"No massive inflow of labour migrants from Ukraine, Belarus and Moldova"
Interview With Marta Jaroszewicz, The Polish Centre For Eastern Studies (OSW)
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Moldova obtained visa free regime for short term travel with the EU on 28 April 2014. Ukraine moved to the second phase of visa dialogue in May 2014, while Belarus and the EU launched the negotiations on Visa Facilitation and Readmission agreements in January 2014. Those three countries are members of the EU initiated Eastern Partnership (alongside with Azerbaijan, Armenia and Georgia), whose one of the objectives is to enhance mobility of citizens between the EU and the signatory countries. The abovementioned recent developments trigger among others the following questions: What are the possible future migration patterns from Eastern Europe to the EU? What would be the effects of lifting visas for stays up to 90 days for Belarus, Moldova and Ukraine? What are the worries of the EU member states regarding the Eastern Europe migration and are they justified? How to fight a negative attitude towards Eastern European migration in the EU?
These issues are elaborated in a report “Forecasting migration between the EU, V4, and Eastern Europe: Impact of visa abolition”, published by the Polish Centre for Eastern Studies (OSW) in cooperation with seven other research institutions from Central and Eastern Europe in June 2014. Ivana Jakovljevic from Bridging Europe discussed some of the main findings of the report with Marta Jaroszewicz, analyst and migration project coordinator from the Centre for Eastern Studies.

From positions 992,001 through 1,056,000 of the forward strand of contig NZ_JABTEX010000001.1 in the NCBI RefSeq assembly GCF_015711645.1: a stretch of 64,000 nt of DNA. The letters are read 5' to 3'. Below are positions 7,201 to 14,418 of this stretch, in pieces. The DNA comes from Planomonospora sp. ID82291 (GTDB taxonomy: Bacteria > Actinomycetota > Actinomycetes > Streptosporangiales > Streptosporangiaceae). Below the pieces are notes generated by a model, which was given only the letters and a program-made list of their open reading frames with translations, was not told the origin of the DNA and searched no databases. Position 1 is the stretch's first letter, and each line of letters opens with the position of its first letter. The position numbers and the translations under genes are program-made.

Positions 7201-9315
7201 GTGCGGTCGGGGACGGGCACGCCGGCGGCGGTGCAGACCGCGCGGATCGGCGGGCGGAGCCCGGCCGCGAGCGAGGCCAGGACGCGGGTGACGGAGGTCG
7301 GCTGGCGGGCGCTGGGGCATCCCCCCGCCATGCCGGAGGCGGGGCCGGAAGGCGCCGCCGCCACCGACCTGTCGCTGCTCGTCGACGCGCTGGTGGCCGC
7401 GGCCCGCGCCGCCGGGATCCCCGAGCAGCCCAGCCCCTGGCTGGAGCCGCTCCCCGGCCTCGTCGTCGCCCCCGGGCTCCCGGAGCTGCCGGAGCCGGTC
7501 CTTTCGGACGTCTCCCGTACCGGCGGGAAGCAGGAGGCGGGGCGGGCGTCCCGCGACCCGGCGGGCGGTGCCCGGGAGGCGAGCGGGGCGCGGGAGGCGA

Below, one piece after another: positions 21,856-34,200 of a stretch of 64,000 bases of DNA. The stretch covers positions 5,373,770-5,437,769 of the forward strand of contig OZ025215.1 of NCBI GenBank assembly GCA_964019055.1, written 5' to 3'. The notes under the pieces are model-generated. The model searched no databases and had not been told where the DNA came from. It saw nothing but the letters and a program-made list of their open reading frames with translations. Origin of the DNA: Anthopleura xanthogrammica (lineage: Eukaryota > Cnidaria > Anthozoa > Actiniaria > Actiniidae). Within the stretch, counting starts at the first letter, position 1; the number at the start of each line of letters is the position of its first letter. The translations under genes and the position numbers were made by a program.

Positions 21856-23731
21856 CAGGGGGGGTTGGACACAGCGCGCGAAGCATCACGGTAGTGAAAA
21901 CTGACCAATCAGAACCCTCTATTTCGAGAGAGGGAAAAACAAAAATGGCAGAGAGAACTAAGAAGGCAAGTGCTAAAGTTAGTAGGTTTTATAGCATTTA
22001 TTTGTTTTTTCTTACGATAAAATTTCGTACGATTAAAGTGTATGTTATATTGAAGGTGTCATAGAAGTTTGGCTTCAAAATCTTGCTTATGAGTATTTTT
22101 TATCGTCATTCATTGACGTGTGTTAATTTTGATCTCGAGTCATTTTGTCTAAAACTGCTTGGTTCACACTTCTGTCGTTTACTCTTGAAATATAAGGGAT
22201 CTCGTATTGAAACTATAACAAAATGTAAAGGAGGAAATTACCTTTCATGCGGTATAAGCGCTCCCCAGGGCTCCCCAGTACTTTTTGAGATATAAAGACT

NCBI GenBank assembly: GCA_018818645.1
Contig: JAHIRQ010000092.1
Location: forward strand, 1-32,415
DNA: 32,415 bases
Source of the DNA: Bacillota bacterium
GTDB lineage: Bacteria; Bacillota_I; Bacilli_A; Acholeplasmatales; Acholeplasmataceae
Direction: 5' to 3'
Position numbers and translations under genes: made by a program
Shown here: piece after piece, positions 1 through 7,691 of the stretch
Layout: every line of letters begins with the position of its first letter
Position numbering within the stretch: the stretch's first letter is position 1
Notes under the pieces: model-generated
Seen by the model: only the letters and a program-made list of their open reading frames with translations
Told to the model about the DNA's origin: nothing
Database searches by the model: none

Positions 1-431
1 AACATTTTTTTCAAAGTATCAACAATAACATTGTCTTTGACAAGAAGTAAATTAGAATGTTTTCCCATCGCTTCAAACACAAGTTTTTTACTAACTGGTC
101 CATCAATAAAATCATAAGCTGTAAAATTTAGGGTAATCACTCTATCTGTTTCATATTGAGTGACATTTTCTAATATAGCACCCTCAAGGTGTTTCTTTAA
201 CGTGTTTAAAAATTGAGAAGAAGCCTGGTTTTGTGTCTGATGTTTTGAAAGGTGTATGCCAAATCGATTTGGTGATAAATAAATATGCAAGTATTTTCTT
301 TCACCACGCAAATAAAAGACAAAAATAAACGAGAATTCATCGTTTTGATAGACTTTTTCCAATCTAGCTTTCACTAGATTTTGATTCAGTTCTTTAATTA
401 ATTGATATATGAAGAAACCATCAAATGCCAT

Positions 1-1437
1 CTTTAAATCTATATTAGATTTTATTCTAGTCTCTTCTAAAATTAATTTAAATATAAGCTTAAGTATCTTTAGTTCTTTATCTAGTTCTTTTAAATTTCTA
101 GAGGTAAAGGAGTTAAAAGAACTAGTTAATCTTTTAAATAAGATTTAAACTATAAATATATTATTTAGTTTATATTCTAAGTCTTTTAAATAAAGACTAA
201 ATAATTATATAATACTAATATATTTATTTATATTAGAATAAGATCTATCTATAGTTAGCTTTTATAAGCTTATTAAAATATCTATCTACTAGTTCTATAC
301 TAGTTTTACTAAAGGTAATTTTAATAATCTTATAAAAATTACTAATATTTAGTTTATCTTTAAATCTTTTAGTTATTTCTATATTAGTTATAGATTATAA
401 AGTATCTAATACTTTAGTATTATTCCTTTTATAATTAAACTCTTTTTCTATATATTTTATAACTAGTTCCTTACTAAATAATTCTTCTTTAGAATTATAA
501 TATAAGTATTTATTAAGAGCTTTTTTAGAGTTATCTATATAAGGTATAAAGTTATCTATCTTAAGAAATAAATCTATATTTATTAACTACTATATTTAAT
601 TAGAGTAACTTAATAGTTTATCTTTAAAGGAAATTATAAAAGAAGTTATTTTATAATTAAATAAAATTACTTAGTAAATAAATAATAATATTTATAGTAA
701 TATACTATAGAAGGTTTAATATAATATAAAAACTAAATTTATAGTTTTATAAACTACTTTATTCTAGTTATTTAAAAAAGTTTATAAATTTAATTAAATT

1. To begin with, could you please briefly explain the main criteria used for choosing Belarus, Moldova and Ukraine as a proxy for migration from Eastern Europe to the EU?
In the world many meanings of Eastern Europe function. Dealing with migration policy, EU and Poland have certain migration patterns, whereas Eastern European, namely Ukraine, Belarus, Moldova, have their own. These countries are members of the EU Eastern Partnership initiative and share different migration patterns. Obviously Russia is also in a sense located in Eastern Europe but due to its size, location at the crosswords between Europe and Asia, and specific migration patterns, we intentionally left that state behind our research.
2. According to the report, what would be the short term effects of visa liberalization for short term stays (so-called Schengen visas) with the three Eastern Partnership (EaP) countries, Belarus, Moldova and Ukraine?
According to the results of our investigation, no massive inflow of labour migrants from Ukraine, Belarus and Moldova should be expected. Instead, we presume that a moderate growth in inflows of labour migrants from these states may occur alongside with more long-term settlement migration, family reunification, and educational migration.
3. What would be the most positive effect of the visa free regime with these three countries?
It depends for whom. For migrants themselves, possibility to better regularize their stay in the EU; however if particular EU member-states decide to toughen rules of stay for foreigners, it will not be the case. For EU states – possible higher incomes deriving from growing number of tourists from Ukraine, Belarus and Moldova.
4. Are certain worries expressed by some EU member-states justified, such as a possible rise in irregular employment or a burden for the welfare system?